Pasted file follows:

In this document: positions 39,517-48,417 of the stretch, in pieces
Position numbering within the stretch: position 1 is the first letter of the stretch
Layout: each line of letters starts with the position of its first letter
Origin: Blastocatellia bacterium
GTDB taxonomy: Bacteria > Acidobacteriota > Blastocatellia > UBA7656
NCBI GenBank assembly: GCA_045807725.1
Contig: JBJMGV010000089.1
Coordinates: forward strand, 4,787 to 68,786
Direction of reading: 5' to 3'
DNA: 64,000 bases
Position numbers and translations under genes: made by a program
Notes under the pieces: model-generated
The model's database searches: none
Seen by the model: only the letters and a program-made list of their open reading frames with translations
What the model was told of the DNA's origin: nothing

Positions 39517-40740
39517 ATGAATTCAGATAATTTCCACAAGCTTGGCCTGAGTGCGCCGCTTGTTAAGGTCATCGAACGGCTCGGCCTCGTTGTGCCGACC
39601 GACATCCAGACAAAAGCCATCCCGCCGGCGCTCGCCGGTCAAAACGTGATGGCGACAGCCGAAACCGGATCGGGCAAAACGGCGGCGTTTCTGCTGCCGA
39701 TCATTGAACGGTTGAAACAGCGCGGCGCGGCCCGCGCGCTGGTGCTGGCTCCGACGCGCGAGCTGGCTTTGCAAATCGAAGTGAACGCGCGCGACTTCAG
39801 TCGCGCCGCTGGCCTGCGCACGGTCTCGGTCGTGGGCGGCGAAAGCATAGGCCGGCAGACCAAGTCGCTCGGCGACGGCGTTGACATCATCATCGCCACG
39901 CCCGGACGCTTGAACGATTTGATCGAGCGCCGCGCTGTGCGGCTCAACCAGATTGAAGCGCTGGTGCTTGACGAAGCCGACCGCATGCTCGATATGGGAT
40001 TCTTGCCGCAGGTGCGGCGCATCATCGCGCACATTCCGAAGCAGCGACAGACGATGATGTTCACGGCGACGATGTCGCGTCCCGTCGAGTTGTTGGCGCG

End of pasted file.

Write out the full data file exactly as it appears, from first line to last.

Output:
In this document: positions 39,517-48,417 of the stretch, in pieces
Position numbering within the stretch: position 1 is the first letter of the stretch
Layout: each line of letters starts with the position of its first letter
Origin: Blastocatellia bacterium
GTDB taxonomy: Bacteria > Acidobacteriota > Blastocatellia > UBA7656
NCBI GenBank assembly: GCA_045807725.1
Contig: JBJMGV010000089.1
Coordinates: forward strand, 4,787 to 68,786
Direction of reading: 5' to 3'
DNA: 64,000 bases
Position numbers and translations under genes: made by a program
Notes under the pieces: model-generated
The model's database searches: none
Seen by the model: only the letters and a program-made list of their open reading frames with translations
What the model was told of the DNA's origin: nothing

Positions 39517-40740
39517 ATGAATTCAGATAATTTCCACAAGCTTGGCCTGAGTGCGCCGCTTGTTAAGGTCATCGAACGGCTCGGCCTCGTTGTGCCGACC
39601 GACATCCAGACAAAAGCCATCCCGCCGGCGCTCGCCGGTCAAAACGTGATGGCGACAGCCGAAACCGGATCGGGCAAAACGGCGGCGTTTCTGCTGCCGA
39701 TCATTGAACGGTTGAAACAGCGCGGCGCGGCCCGCGCGCTGGTGCTGGCTCCGACGCGCGAGCTGGCTTTGCAAATCGAAGTGAACGCGCGCGACTTCAG
39801 TCGCGCCGCTGGCCTGCGCACGGTCTCGGTCGTGGGCGGCGAAAGCATAGGCCGGCAGACCAAGTCGCTCGGCGACGGCGTTGACATCATCATCGCCACG
39901 CCCGGACGCTTGAACGATTTGATCGAGCGCCGCGCTGTGCGGCTCAACCAGATTGAAGCGCTGGTGCTTGACGAAGCCGACCGCATGCTCGATATGGGAT
40001 TCTTGCCGCAGGTGCGGCGCATCATCGCGCACATTCCGAAGCAGCGACAGACGATGATGTTCACGGCGACGATGTCGCGTCCCGTCGAGTTGTTGGCGCG